• Preparation: It is a process of assigning the memory for the class level or interface level static variables and assigns the default values
    • Resolution: It is a process of changing the symbolic references with the original memory references from the method area
  • Initialization: This component performs the final phase of the class loading where all the static variables are assigned the original values and the static blocks are executed from the parent to the child class. This process requires careful synchronization as JVM is multithreaded and some threads may try to initialize the same class or interface at the same time.
Fig. 3: An overview of ClassLoader Subsystem

Fig. 3: An overview of ClassLoader Subsystem

1.2.1 How ClassLoader works in Java?

Classloader in Java works in three principles i.e. Delegation, Visibility, and Uniqueness.

Fig. 4: Classloading mechanism in Java

Fig. 4: Classloading mechanism in Java

  • Delegation: According to this:
    • Whenever the virtual machine come across a class, the JVM will check whether the specified .class file is loaded or not
    • If the .class file is already loaded in the method area, then JVM will consider that class. If not, JVM requests the classloader subsystem to load that specific class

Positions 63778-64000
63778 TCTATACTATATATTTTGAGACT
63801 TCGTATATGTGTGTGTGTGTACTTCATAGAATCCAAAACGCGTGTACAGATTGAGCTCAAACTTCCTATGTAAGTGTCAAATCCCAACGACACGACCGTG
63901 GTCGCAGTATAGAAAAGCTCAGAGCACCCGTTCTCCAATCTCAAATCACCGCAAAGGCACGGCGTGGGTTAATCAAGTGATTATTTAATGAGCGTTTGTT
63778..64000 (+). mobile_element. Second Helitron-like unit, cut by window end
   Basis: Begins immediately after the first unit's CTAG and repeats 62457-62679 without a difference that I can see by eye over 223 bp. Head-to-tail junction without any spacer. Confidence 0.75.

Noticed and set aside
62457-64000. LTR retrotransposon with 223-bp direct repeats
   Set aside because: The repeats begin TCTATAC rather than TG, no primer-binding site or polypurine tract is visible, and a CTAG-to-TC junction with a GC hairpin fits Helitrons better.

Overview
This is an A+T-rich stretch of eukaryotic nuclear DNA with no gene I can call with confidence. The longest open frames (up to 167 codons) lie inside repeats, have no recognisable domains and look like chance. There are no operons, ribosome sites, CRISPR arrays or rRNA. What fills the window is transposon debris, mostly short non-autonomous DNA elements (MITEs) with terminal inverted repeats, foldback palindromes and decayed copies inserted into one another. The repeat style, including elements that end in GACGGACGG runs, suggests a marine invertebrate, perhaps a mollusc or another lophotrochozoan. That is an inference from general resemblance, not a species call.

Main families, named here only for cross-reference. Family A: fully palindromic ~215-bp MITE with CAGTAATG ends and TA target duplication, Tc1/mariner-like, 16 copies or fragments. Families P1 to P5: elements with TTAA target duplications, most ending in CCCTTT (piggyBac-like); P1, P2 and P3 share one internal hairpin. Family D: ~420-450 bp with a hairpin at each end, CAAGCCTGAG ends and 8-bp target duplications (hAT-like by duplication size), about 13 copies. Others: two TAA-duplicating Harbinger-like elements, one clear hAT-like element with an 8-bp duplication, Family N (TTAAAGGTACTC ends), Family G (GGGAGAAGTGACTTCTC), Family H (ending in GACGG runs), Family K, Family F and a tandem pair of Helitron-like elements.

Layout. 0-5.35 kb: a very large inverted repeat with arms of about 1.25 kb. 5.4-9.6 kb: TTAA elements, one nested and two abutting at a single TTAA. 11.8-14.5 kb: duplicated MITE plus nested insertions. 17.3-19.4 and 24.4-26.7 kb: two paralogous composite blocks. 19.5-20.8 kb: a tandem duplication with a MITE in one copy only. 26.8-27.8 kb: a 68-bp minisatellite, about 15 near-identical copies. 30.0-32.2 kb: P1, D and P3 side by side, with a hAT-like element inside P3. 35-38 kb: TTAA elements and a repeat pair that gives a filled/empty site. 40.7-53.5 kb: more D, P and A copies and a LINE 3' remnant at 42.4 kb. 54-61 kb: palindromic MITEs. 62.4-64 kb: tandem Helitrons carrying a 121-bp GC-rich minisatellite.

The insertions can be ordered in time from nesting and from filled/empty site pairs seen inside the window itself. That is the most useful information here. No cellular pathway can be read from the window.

• The classloader system passes the request to the Application classloader which in turn delegates this request to the Extension classloader. The Extension classloader will again delegate this request to the Primordial classloader
    • The primordial classloader will search this class in the bootstrap classpath (i.e. jdk\jre\lib\rt.jar). If found, the corresponding .class file is loaded
    • If not, the primordial classloader delegates the request to the extension classloader. This will search the class in the jdk\jre\lib\ext path. If found, the corresponding .class file is loaded
    • If not, the extension classloader delegates the request to the application classloader and will search the class in the application’s classpath. If found, it is loaded otherwise developers will get a ClassNotFoundException at runtime
  • Visibility: According to this:
    • Application classloader has a visibility to see the classes loaded by the parent classloaders but vice-versa is not true i.e. If a class is loaded by the system classloader and later again trying to explicitly load the same class using the extension classloader will throw a ClassNotFoundException at runtime. For instance: